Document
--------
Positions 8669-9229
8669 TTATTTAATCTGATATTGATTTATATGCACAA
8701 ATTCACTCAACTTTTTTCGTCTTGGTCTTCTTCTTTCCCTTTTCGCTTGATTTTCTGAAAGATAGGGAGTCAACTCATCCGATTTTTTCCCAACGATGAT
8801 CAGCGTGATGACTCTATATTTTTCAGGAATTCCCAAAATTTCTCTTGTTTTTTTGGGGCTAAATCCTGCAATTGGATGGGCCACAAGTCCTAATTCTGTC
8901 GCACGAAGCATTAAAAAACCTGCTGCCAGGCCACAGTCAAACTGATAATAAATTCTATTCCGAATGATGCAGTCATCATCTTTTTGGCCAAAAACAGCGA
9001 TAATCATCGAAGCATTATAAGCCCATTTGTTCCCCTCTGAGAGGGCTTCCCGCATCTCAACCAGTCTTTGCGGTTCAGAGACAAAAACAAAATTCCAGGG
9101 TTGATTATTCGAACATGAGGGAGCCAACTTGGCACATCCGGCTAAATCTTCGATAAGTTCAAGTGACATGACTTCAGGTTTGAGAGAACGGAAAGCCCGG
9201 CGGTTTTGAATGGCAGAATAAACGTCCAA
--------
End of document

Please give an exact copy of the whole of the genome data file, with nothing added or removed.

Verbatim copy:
Positions 8669-9229
8669 TTATTTAATCTGATATTGATTTATATGCACAA
8701 ATTCACTCAACTTTTTTCGTCTTGGTCTTCTTCTTTCCCTTTTCGCTTGATTTTCTGAAAGATAGGGAGTCAACTCATCCGATTTTTTCCCAACGATGAT
8801 CAGCGTGATGACTCTATATTTTTCAGGAATTCCCAAAATTTCTCTTGTTTTTTTGGGGCTAAATCCTGCAATTGGATGGGCCACAAGTCCTAATTCTGTC
8901 GCACGAAGCATTAAAAAACCTGCTGCCAGGCCACAGTCAAACTGATAATAAATTCTATTCCGAATGATGCAGTCATCATCTTTTTGGCCAAAAACAGCGA
9001 TAATCATCGAAGCATTATAAGCCCATTTGTTCCCCTCTGAGAGGGCTTCCCGCATCTCAACCAGTCTTTGCGGTTCAGAGACAAAAACAAAATTCCAGGG
9101 TTGATTATTCGAACATGAGGGAGCCAACTTGGCACATCCGGCTAAATCTTCGATAAGTTCAAGTGACATGACTTCAGGTTTGAGAGAACGGAAAGCCCGG
9201 CGGTTTTGAATGGCAGAATAAACGTCCAA